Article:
As we have photographed more, we just are not as disappointed if fall colors are late to an area or if clear skies stick around for weeks. We generally take what nature offers and find subjects to photograph given the conditions.
There are three places where expectations can creep in for us and we have to work hard to control them: 1) when we are working on a project that would benefit from a specific kind of photo, 2) when working on a portfolio that is missing a particular photo that one of us has in mind, and 3) when we are visiting a place that is hard to access and have less-than-ideal conditions (like the 40-mile backpacking trip we did in the Canadian Rockies that was almost a total bust in terms of weather). On our last trip to Death Valley, we tried multiple times to photograph sand verbena wildflowers at a remote field of sand dunes. It is a long, bumpy drive and a long, monotonous walk to get to the base of the dunes and our multiple trips to the location never panned out for wildflowers due to wind and timing. While it was disappointing not to get the photos we had in mind, especially after putting in a lot of work, we were both able to redirect our focus to what nature had to offer and came away with different but still worthwhile photographs.
It’s often easy for people to get tunnel vision when it comes to photography and the pursuit of becoming “successful”. Unfortunately, this can often lead to them ignoring all of the other amazing gifts that come from being a photographer. If you had to pick one thing that photography has provided you with that you consider the most rewarding, what would it be and why?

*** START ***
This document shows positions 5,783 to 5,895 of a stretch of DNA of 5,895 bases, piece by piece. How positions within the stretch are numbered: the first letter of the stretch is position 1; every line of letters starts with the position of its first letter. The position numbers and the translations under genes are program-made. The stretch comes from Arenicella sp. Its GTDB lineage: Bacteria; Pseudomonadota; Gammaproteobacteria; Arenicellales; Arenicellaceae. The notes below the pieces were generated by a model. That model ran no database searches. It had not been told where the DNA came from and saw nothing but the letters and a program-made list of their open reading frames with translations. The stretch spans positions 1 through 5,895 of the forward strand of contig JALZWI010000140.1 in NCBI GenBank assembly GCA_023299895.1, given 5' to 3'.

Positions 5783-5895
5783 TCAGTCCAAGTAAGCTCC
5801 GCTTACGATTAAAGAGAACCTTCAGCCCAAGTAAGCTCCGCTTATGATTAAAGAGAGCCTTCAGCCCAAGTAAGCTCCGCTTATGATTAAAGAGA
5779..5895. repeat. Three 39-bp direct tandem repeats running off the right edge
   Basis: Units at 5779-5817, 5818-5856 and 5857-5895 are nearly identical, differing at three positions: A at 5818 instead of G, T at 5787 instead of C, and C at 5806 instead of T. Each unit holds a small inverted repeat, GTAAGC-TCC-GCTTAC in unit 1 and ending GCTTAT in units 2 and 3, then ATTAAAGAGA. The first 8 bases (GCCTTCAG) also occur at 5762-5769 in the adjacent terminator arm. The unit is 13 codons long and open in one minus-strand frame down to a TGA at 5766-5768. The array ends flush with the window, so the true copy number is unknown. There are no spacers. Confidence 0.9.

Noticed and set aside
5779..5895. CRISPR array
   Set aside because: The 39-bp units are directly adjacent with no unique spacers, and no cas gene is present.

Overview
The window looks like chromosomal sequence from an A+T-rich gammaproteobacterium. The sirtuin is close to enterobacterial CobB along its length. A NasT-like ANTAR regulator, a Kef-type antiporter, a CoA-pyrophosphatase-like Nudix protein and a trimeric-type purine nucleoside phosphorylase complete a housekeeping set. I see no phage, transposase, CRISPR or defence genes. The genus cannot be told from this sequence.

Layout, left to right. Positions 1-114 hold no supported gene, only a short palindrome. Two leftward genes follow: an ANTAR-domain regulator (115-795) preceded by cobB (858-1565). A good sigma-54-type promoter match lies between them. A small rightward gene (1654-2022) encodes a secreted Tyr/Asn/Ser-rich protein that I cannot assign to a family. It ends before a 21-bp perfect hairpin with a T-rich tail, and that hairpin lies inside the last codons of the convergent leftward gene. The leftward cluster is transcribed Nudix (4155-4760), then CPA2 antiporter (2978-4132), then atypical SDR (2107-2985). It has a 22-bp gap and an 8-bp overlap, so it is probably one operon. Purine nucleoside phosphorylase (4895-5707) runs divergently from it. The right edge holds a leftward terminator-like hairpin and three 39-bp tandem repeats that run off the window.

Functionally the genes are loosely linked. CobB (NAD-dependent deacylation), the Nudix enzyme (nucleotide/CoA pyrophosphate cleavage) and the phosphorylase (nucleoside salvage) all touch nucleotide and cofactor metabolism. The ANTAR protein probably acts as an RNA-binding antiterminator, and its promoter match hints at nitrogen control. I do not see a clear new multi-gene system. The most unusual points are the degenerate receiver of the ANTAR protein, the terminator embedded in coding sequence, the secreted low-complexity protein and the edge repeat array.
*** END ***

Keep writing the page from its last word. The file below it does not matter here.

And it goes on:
Sarah: Photography served as the motivation to make some big changes that have helped me live a much more fulfilling life. In a practical sense, photography has helped me become a much more keen observer of nature and I now have significantly more knowledge of and appreciation for the natural world.
Ron: Photography has motivated me to travel more. As an example, before I was a photographer I had hardly visited the desert and now I can’t get enough of it! Photography has also given me the ability to appreciate nature more deeply and observe it more purposefully. I notice patterns, the effects of light, flora, subtle differences in seasons, and the effects of weather, time, erosion on natural places, all things that I wouldn’t be doing, at least to this degree, without being a photographer.
Pursuing a passion can easily consume a person, leaving them feeling like there are not enough hours in a day to accomplish their next goal. How do you balance your photography careers with the other areas of your life and how important is that balance?
Sarah & Ron: Achieving this sort of balance is a work in progress for both of us, but we are headed in the right direction. As we have spent a considerable amount of time photographing the last few years (including Ron taking almost three years off), we do not feel that we are missing out like we used to. We are more patient and happy to take the opportunities as they present themselves.